Patrick Foley, Chief Economist at Lloyds Banking Group, recently wrote in The Daily Telegraph (UK) that the Olympic Games in London will boost the UK economy by £16.5bn. He sees construction, tourism, jobs and the ‘happiness’ effect will leave a lasting legacy.
The development of a neglected area of East London will have a huge impact with higher living standards and business opportunities. There are also huge tourism benefits that follow from the end of the games and this has been prevalent with most host cities in the past. The Games could create and support a total of 354,000 years of employment across the UK. Jobs that are directly associated with the Games themselves and through developing skills of the working population that help raise their prospects of jobs in the future.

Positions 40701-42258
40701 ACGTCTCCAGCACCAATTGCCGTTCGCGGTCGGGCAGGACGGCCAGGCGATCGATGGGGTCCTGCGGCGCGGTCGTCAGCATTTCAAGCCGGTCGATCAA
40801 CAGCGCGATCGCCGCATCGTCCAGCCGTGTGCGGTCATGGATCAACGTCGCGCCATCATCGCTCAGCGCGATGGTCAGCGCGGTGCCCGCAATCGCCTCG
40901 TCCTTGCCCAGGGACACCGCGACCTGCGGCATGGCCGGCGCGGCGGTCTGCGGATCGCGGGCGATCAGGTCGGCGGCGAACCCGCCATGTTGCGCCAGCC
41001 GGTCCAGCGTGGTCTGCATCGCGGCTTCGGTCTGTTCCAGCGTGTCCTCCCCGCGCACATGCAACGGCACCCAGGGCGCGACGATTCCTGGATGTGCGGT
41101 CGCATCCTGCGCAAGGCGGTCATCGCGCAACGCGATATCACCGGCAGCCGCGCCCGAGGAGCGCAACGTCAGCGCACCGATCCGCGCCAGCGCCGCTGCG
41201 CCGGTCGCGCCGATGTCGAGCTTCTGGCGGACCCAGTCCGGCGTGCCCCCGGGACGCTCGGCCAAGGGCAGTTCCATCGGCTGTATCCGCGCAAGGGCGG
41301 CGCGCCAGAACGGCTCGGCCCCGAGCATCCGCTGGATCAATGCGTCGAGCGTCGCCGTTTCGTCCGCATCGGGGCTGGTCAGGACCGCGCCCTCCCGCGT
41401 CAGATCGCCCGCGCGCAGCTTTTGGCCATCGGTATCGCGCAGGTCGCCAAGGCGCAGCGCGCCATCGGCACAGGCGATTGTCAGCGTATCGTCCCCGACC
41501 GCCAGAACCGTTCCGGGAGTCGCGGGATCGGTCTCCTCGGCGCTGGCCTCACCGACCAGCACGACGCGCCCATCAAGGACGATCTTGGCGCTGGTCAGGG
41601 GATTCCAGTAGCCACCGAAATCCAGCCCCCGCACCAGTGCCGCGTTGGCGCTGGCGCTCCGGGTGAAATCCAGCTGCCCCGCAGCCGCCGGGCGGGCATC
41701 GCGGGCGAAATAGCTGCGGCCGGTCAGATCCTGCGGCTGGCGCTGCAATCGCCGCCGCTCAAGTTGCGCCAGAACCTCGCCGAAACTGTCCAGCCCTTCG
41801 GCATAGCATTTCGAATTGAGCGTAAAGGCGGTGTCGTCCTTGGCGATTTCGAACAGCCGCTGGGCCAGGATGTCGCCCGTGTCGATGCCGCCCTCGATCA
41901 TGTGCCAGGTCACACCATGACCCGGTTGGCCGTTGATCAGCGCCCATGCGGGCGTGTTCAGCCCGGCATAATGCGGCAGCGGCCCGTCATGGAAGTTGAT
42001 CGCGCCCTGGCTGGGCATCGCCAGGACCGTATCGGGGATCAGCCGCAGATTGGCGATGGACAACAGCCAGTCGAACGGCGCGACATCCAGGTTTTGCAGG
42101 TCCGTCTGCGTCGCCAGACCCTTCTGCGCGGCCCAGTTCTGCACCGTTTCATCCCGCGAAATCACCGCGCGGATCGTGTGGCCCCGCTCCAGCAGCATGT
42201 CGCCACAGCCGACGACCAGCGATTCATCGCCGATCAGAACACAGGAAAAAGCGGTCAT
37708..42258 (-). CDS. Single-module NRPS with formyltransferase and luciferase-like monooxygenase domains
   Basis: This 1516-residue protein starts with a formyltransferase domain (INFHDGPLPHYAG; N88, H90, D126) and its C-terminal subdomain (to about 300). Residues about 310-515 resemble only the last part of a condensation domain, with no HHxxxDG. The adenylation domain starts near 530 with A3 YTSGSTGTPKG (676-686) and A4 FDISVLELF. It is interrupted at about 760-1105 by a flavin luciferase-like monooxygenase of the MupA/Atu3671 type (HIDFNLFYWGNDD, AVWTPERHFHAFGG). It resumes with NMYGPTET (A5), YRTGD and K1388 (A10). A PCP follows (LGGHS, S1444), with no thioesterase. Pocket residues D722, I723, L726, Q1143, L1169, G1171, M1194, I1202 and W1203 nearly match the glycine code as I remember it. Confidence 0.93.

There is also the ‘happiness effect’ with hosting one of the biggest sporting events which is likely to inspire consumer spending. A number of economists have looked at the economic impact of hosting significant sporting events and are in broad agreement that aggregate demand does increase. In 1996 when England hosted the European Football Championship it was estimated that the feel-good factor was equivalent to £165 gift for each of the UK population – it can be expected the London Olympics will be significantly higher than this figure.